Definition of Heart Attack
Heart attack is a condition that happens when the supply of blood to a part of the heart is compromised. The heart doesn’t get its oxygen and nutrients and if the blood supply isn’t restored quickly, the affected part begins to die. In medical terms it is known as “myocardial infarction.”
Heart attack occurs when the arteries carrying blood to the heart (known as coronary arteries) get blocked or there is narrowing of these arteries. When this occurs heart is deprived of its critical blood supply. In coronary artery disease, fatty matter and other inflammatory cells deposit on the inner lining of these arteries and form plaques of different sizes. This is followed by the formation of blood clots on this plaque by the help of platelets (a type of blood cells). All this matter blocks the vessel and oxygen is not delivered to the heart. As the heart starves, it begins to die. The death of heart muscle cells causes a permanent damage and is known as heart attack.
Heart is supplied by a number of branches of the coronary arteries and the extent of damage to the heart is proportional to the number or type of artery that is involved.
Cause of Heart Attack
There are a number of factors that can lead to heart attack and a few of them are:
Smoking is considered to be a major health risk. It is estimated that up to 36% of the cases of heart attacks are due to smoking.
Lack of exercise and fatty foods cause weight gain. Sedentary lifestyle is the major cause of obesity. 20% of cases of coronary artery disease is because of obesity.
Stress has been implicated to cause heart attacks in a large number of people. Staying happy and leading a peaceful life can prevent it.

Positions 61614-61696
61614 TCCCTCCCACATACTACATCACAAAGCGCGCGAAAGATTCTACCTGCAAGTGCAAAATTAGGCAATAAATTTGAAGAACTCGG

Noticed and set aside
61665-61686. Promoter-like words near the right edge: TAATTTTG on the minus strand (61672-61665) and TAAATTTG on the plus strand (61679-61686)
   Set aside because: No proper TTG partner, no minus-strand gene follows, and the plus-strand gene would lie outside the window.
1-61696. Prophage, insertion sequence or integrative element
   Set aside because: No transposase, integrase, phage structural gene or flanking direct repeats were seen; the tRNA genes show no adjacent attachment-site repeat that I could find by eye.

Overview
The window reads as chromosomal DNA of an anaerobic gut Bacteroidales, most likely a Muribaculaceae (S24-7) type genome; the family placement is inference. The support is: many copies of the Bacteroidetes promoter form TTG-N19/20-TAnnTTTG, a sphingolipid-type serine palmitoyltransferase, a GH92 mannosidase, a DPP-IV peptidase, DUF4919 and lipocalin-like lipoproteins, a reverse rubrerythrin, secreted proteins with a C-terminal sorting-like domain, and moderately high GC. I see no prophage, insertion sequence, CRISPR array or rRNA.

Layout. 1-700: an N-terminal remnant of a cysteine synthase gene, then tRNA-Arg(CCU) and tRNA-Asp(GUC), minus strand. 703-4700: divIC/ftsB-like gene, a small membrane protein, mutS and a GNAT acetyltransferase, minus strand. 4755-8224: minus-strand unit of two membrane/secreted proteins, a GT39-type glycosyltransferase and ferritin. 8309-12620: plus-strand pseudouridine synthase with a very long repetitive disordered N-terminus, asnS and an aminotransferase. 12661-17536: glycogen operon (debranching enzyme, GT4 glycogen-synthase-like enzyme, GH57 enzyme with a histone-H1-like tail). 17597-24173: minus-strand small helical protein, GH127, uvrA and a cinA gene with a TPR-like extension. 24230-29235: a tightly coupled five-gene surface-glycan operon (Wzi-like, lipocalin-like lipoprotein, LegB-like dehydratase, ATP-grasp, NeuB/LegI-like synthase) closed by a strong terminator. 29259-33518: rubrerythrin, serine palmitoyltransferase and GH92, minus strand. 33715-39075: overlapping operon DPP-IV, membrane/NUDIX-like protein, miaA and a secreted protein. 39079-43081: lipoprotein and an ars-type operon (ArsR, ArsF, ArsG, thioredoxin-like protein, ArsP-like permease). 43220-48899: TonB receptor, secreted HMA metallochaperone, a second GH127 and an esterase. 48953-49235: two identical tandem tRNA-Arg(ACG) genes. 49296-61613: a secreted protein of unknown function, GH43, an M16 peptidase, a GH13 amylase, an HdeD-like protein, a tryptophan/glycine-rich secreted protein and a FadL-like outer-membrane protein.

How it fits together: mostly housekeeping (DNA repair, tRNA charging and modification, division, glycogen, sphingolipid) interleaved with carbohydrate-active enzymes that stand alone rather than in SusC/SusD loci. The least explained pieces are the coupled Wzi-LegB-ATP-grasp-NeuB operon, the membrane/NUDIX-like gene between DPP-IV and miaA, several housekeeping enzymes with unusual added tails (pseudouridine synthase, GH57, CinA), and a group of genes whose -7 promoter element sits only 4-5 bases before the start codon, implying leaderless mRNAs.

Long term consumption of large quantities of alcohol greatly increases the chances of heart attack.
Diabetes, high blood pressure, hypercholesterolemia (high levels of cholesterol in the blood) have been found to cause heart attacks in a large number of these patients.
A number of other infections like influenza, pneumonia and by H.pylori are also associated with atherosclerosis (fat deposition in blood vessels) and myocardial infarction.
Women who take oral contraceptive pills are at an increased risk of myocardial infarction, especially those who are already obese or smoke.
Signs and Symptoms of Heart Attack
Signs and symptoms of heart attack include:
Discomfort, heaviness or pain in the chest
Pain in the left shoulder radiating towards the left arm, left side of jaw or left side of the back
Shortness of breath
Nausea and vomiting
Rapid or irregular heartbeats
In some rare cases people have heart attack without any sign or symptom. This is known as a “silent” myocardial infarction. It is more common in diabetics.
Treatment of Heart Attack
Heart attack is a medical emergency. In case of heart attack, one should immediately go for aspirin or nitroglycerin. These drugs keeps the blood thin and the blood vessels patent so that the heart gets adequate blood supply.
For long term purposes, one of the three treatment regimens is opted:
This procedure is used to open up the narrowed coronary artery. In this procedure a catheter is passed through a large artery of the body (usually in the groin). This catheter has a balloon at its end. When the catheter reaches the affected vessel of the heart, under the guidance of X-ray, the balloon is inflated. Then a stent is passed through the catheter that keeps the vessel open.
This treatment involves injecting thrombolytics to the patient. These drugs break down clots in the body. These include drugs like reteplase, alteplase, and streptokinase.
Coronary Artery bypass graft
In some cases coronary angioplasty is not possible, e.g. when more than one coronary arteries are involved. In this situation angioplasty cannot be done and an alternative surgical procedure is opted. This procedure is known as coronary artery bypass graft. This procedure involves taking blood vessel from some other part of the patient’s body and using it as a graft. The vessel is usually taken from the leg (saphenous vein). The graft is connected to the affected vessel in such a way that the blood gets bypassed from the narrowed area of the vessel.